The state of Washington has had a very successful health insurance exchange, largely due to the fact that it has taken advantage of all the reforms offered by the Affordable Care Act, including expanding Medicaid and making its own state exchange.

However, the uncertainty over health care reform and how (and if) the American Health Care Act will be implemented has caused some trouble in the previously exemplary exchange.

According to Washington’s insurance commissioner, Mike Kreidler, 11 health insurers have filed 71 plans with the state for 2018. That still gives Washingtonians more options than are available in many states, but it’s less than half the number of plans offered in 2017.

“For months, we’ve worked closely with our health insurers and other stakeholders in a concerted effort to try to explain to the Trump administration and congressional leaders what the impact could be to our market and most importantly, to our consumers, if this level of uncertainty and volatility continued,” Kriedler said. “Today, our predictions came true.”

More troubling is that two counties—Klickitat and Grays Harbor—will have no insurers providing individual plans. As of March, those counties had more than 3,330 residents covered by individual plans.

But other states are faring far worse. Anthem said it would pull out of the Obamacare exchange in Ohio in 2018, leaving 18 counties potentially with no insurer. Likewise, 25 counties in Missouri could be without an Obamacare exchange policy because Blue Cross and Blue Shield of Kansas City is planning to leave the exchange.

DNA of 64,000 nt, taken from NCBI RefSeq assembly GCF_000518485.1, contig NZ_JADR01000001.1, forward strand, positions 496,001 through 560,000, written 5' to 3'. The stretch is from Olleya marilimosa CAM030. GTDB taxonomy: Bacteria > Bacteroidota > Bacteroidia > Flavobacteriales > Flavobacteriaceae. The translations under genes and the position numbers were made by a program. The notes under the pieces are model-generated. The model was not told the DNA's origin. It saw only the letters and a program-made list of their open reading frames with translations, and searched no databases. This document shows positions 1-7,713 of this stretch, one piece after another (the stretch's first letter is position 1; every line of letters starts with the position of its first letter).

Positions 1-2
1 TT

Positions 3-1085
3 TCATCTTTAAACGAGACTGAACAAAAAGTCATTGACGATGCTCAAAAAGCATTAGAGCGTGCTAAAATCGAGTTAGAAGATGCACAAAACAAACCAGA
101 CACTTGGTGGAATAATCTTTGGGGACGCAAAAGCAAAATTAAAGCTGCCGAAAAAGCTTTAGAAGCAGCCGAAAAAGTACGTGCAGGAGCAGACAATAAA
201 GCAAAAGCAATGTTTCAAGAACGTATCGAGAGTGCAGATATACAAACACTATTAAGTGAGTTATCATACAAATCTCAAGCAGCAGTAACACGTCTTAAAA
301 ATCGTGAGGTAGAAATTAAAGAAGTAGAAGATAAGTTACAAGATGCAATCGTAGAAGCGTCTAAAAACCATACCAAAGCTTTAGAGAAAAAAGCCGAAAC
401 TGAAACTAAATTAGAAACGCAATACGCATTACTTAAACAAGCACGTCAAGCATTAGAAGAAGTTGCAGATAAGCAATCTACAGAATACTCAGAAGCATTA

Under Washington law, if no health insurer is available to sell insurance exchange plans in a county, customers of those plans can get coverage in the state’s high-risk pool (WSHIP). But because WSHIP is not a qualified exchange insurer, subsidies would not be available to enrollees.

Kriedler said that the exchange has “helped increase competition, provided better coverage and access, and fueled the largest drop in our uninsured in decades.”

“While we are seeing a number of carriers returning this year, we were also dismayed by the role federal uncertainty played into the decision of others to discontinue offering products or scale back their existing service areas,” said Pam MacEwan, CEO of the Washington Health Benefit Exchange.

Washington state’s insurance premiums will be announced on June 17, and some are expecting large increases. This has been the case in some other states. In New York, for example, insurers requested a premium increase of 16.6 percent. The hike is based on rising medical costs, an aging population, and a wider provider network. When New York asked insurers to estimate the impact of the Affordable Care Act’s repeal, carriers said it would cause insurance premiums to go up by 34 percent.

Although Washington state is laying the blame for the lack of insurance policies at the feet of the Trump administration, Alleigh Marre, a spokeswoman for the U.S. Department of Health and Human Services, disagrees.

“Obamacare has delivered higher prices and fewer choices for years. Last year alone, 83 insurers left the Obamacare marketplace, leaving millions of Americans paying more and getting less,” Marre said. “Now is the time to advance real health-care reform that empowers individuals and families with the choices and resources they need to buy a plan that meets their health-care needs without breaking their budgets.”

Regardless of which side of the Obamacare debate you are on, everyone agrees that major changes in health insurance and health care are coming.